Strong Demand Boosts Home Builder Confidence Despite Supply Chain Disruptions
The National Association of Home Builders said strong consumer demand helped push builder confidence higher in October, despite growing affordability challenges stemming from rising material prices and shortages.
The NAHB/Wells Fargo Housing Market Index said builder sentiment in the market for newly built single-family homes moved four points higher to 80 in October. All three major HMI indices posted gains in October: the index gauging current sales conditions rose five points to 87, the component measuring sales expectations in the next six months posted a three-point gain to 84 and the gauge charting traffic of prospective buyers moved four points higher to 65.
Regional three-month moving averages showed the Midwest rose one point to 69, the Northeast held steady at 72, the South and West each remained unchanged at 80 and 83, respectively.
“Builders are getting increasingly concerned about affordability hurdles ahead for most buyers,” said NAHB Chief Economist Robert Dietz. “Building material price increases and bottlenecks persist and interest rates are expected to rise in coming months as the Fed begins to taper its purchase of U.S. Treasuries and mortgage-backed debt. Policymakers must focus on fixing the broken supply chain. This will spur more construction and help ease upward pressure on home prices.”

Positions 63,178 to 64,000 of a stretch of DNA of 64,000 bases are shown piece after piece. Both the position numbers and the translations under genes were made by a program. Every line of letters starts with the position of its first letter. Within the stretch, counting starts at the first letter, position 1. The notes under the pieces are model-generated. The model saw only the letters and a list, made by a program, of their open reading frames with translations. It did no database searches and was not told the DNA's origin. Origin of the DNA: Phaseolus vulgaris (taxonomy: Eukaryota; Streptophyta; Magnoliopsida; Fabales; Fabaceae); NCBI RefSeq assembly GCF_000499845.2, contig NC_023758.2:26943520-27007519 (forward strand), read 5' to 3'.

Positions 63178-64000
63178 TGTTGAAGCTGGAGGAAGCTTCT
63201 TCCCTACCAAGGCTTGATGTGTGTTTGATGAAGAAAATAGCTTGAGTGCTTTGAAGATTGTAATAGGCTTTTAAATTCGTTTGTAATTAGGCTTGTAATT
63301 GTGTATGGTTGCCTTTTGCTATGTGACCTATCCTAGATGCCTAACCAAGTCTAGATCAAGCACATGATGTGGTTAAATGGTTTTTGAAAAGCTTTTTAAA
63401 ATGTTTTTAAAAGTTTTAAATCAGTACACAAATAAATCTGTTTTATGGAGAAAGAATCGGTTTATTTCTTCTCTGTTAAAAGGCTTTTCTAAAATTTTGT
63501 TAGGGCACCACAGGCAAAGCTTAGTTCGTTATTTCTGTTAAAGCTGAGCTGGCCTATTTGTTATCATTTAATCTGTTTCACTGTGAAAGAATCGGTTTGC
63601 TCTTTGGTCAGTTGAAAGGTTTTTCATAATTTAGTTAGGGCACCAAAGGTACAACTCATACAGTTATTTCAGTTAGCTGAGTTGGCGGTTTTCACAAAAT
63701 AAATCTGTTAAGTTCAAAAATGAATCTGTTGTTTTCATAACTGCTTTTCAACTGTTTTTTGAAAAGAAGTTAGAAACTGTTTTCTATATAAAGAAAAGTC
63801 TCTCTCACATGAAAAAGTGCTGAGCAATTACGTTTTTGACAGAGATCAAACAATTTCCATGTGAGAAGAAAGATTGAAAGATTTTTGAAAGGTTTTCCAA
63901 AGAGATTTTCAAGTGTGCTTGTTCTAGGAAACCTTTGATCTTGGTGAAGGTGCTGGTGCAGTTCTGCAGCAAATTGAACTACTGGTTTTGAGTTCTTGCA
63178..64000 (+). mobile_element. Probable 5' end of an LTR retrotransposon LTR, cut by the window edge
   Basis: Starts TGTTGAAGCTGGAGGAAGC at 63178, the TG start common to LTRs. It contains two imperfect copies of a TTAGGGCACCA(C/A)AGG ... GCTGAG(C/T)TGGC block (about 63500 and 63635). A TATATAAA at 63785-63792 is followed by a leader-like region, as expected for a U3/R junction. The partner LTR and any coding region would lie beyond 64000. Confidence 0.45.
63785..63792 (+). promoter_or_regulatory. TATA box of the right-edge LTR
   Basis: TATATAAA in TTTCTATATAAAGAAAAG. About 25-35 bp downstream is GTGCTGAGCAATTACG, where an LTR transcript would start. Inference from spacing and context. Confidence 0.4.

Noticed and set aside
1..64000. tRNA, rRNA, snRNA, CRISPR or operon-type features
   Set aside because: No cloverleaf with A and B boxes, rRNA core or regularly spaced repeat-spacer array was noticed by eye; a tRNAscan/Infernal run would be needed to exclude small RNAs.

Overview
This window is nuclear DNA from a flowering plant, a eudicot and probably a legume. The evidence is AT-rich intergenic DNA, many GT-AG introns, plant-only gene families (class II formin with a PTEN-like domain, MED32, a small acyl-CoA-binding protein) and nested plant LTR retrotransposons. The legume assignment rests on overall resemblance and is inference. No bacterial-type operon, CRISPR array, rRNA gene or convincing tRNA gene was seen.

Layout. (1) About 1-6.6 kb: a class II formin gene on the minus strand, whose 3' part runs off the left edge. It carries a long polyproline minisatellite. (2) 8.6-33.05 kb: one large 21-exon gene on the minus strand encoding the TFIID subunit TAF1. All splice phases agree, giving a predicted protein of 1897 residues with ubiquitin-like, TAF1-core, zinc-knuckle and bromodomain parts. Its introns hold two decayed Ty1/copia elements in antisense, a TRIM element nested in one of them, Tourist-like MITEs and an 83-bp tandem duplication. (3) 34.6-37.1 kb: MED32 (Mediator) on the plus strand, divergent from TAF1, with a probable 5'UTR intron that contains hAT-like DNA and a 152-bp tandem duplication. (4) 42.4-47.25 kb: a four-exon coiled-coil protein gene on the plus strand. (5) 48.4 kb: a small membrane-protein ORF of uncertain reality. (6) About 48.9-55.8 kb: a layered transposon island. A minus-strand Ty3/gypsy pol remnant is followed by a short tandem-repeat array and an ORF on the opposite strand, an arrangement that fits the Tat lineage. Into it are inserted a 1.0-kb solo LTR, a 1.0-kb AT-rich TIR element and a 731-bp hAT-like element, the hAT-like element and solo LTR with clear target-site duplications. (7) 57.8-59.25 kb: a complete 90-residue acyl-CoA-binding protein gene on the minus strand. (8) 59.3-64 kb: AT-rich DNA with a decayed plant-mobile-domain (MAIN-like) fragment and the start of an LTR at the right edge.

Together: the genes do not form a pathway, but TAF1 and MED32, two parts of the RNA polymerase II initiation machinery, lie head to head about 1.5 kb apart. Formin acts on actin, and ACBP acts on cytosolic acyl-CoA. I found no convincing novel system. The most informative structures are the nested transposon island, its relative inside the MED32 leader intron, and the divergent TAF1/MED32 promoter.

“Although demand and home sales remain strong, builders continue to grapple with ongoing supply chain disruptions and labor shortages that are delaying completion times and putting upward pressure on building material and home prices,” said NAHB Chairman Chuck Fowke.
Any number over 50 indicates that more builders view conditions as good than poor.